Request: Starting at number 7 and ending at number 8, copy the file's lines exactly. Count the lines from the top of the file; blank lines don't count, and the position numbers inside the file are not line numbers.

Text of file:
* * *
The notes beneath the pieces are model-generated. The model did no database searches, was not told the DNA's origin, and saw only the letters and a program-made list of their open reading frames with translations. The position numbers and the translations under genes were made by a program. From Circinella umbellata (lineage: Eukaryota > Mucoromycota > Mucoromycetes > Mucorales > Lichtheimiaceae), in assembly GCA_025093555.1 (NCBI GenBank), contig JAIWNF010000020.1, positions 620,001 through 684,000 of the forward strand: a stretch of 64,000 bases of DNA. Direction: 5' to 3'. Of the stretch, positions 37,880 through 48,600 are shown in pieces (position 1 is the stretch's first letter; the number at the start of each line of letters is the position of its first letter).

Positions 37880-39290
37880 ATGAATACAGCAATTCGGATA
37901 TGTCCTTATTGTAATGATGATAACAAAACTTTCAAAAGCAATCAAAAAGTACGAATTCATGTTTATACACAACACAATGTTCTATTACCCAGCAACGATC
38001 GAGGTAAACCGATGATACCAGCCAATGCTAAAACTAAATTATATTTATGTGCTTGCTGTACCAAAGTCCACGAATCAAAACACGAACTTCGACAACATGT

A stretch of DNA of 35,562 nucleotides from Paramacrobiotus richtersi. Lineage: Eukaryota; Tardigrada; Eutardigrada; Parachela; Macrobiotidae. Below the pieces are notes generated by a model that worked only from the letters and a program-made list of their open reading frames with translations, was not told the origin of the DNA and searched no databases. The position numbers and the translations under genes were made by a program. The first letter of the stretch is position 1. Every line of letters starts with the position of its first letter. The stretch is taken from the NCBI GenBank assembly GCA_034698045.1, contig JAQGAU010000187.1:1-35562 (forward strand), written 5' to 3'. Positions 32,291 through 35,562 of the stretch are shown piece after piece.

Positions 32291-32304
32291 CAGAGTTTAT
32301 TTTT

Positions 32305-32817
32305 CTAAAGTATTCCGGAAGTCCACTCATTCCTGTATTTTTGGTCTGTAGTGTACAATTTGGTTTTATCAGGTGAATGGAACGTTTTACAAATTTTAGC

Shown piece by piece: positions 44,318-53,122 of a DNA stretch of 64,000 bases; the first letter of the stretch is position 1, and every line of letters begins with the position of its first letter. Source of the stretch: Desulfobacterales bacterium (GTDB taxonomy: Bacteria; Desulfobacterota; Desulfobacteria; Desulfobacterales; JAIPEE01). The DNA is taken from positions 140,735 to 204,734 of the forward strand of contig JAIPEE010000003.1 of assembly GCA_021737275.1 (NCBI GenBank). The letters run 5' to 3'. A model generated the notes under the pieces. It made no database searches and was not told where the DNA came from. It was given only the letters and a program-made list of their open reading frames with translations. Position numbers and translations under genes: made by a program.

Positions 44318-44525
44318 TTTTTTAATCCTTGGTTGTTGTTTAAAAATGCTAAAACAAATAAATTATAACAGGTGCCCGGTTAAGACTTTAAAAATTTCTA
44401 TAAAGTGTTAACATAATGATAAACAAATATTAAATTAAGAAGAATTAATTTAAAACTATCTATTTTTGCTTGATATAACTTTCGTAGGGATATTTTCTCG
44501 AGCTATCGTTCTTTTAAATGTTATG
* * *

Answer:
Positions 32291-32304
32291 CAGAGTTTAT